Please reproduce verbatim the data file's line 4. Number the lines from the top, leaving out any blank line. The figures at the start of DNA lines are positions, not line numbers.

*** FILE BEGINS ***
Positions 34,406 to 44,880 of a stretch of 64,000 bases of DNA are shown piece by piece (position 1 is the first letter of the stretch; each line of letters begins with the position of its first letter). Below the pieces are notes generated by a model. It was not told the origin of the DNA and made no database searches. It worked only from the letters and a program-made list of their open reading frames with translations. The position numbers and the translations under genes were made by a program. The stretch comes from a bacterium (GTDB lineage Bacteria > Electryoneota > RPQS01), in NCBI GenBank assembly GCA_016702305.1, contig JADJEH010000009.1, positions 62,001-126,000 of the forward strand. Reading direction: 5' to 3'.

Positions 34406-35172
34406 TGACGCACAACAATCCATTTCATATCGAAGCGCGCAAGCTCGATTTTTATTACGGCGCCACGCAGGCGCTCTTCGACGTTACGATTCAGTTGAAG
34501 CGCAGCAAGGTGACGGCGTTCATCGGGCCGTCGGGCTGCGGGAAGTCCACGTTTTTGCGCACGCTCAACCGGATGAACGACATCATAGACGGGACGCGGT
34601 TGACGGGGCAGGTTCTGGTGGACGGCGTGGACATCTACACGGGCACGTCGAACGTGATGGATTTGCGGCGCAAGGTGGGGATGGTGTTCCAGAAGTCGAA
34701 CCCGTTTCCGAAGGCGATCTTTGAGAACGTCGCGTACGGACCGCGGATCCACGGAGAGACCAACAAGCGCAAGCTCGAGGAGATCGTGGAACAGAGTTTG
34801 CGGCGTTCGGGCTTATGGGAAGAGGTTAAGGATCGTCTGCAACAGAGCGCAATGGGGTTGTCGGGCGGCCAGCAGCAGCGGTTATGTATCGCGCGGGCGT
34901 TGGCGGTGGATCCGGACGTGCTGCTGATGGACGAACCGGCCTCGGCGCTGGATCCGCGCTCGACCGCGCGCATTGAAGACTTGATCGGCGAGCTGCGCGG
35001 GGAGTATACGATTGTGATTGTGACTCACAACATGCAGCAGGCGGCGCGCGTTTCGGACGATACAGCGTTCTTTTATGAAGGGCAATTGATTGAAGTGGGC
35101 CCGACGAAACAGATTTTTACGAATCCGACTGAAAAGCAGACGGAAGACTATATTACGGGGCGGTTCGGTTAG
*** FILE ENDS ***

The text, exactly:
34501 CGCAGCAAGGTGACGGCGTTCATCGGGCCGTCGGGCTGCGGGAAGTCCACGTTTTTGCGCACGCTCAACCGGATGAACGACATCATAGACGGGACGCGGT